| For Zimbabwe to fight, players like Grant Flower must get going
|England expect James Anderson
to fire once again
Chester-le-Street: Nasser Hussain warned his young England side on Wednesday not to expect a repeat of their crushing first Test win over Zimbabwe.
Hussain said on the eve of the inaugural Test match at Chester-le-Street near Durham, that his bowlers should expect a tougher battle.
ďWhat happened at Lordís was not Test cricket (and) I will tell my players that 19 wickets falling on one day is not the norm,Ē he said. ďWe mustnít panic if Zimbabwe put up a stand. What happened at Lordís... was abnormal.Ē
England won the first match of the two-Test series by an innings and 92 runs inside three days as the touring side were outclassed in all departments. They have now lost their last eight Tests in a row.
Hussain, who went to Durham university, said left-arm spinner Ashley Giles would play but he would not name the side until the start of the match on Thursday.
With seamer Matthew Hoggard out injured, he will be in charge of an even more inexperienced attack than at Lordís, with Durhamís Steve Harmison the most capped fast bowler with six Tests to his name.
Hussain added that several players were carrying minor injuries, with Anthony McGrath (side strain) likely to play purely as specialist batsman if selected.
The swing bowlerís place in the team will be taken by either James Kirtley or Richard Johnson ó both of whom are yet play Test cricket.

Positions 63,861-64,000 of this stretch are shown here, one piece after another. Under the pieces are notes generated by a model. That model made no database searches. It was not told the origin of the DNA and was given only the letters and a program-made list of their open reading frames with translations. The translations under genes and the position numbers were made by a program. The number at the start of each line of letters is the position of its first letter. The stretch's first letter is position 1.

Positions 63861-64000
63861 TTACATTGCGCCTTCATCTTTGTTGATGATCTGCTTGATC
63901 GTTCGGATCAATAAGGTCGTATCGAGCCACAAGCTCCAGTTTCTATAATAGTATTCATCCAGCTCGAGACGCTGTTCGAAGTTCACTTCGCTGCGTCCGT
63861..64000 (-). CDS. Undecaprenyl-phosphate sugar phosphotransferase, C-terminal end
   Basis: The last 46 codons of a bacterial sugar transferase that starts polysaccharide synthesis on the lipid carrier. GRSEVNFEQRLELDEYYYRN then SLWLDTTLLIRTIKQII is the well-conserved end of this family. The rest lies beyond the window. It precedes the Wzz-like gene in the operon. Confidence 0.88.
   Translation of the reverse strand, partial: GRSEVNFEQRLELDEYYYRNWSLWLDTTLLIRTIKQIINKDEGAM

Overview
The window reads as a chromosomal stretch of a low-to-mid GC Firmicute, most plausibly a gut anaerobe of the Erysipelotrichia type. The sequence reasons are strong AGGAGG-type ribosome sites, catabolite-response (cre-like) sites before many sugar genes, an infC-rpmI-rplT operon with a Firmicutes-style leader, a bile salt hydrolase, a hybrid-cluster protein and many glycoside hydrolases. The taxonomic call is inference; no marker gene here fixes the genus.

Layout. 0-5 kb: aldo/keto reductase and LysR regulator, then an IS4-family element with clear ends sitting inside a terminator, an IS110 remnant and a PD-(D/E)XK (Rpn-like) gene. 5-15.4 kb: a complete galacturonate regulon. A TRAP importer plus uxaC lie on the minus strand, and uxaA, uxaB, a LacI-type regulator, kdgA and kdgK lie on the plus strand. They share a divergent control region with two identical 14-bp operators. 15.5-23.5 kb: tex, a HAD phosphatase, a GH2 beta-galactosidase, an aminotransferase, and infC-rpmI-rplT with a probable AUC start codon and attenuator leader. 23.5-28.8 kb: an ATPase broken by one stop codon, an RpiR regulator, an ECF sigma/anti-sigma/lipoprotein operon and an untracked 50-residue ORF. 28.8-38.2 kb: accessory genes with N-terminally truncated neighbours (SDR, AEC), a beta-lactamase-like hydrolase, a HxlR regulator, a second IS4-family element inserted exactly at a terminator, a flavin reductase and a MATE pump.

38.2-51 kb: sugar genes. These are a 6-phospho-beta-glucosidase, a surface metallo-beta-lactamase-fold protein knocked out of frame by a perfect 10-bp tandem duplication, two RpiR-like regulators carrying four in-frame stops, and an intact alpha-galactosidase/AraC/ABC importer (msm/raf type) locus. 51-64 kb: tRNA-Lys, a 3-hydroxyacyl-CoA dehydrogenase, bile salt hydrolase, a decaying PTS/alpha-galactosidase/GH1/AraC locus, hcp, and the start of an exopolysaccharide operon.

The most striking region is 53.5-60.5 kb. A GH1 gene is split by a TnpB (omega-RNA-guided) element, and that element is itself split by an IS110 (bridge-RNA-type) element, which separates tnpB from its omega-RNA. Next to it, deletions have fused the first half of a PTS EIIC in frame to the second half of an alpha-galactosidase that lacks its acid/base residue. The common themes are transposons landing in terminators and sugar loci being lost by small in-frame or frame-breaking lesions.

Somerset seamer Johnson, having ousted Kirtley from Englandís one-day squad last week, will be the favourite to get the nod from the selectors.
Much will again be expected of Lancashire quick James Anderson, who marked his Test debut by taking five for 73 as Zimbabwe were skittled out for 147 in the first innings. Anderson looks as if is shaping up well.
Meanwhile, Zimbabwe will be desperate to avoid a repeat of the Lordís thrashing.
Captain Heath Streak, named an unchanged side, conceding that no players outside the Lordís starting 11 had made a strong case for inclusion.
ďI feel thatís our best 11,Ē he said. ďWe have to show confidence in those players. We canít keep chopping and changing every time we lose a game.Ē
The visiting coach Geoff Marsh, the former Australian opening batsman, will be looking for a positive reaction from his players to reverse the Lordís debacle. However, the signs are not encouraging.
Zimbabwe have only one batsman in their party, Grant Flower, who has made a Test hundred and just one bowler, Streak, who has taken more than 50 Test wickets.
And Lordís provided proof, if any were needed, of how much Zimbabwe missed Andy Flower, who retired from international cricket after the World Cup.
Allrounders Andy Blignaut and Sean Ervine showed glimpses of their ability at Lordís while opening batsmen Dion Ebrahim and Mark Vermeulen both made fifties.
Zimbabwe, the Lordís thrashing notwithstanding, have named an unchanged side.
England, who have not won a Test series since defeating Sri Lanka 2-0 in a three-match home series last year, will be forced to make at least one change from their successful Lordís line-up following Matthew Hoggardís knee injury.
Deal with protesters
Durham chairman Bill Midgley said the club had struck a deal with protesters opposed to President Robert Mugabeís government to make sure demonstrations would be conducted outside the Riverside ground and not disrupt the game.
He added that Saturday was already sold out but there were still between 2,500-3,000 seats available for Thursday and Friday.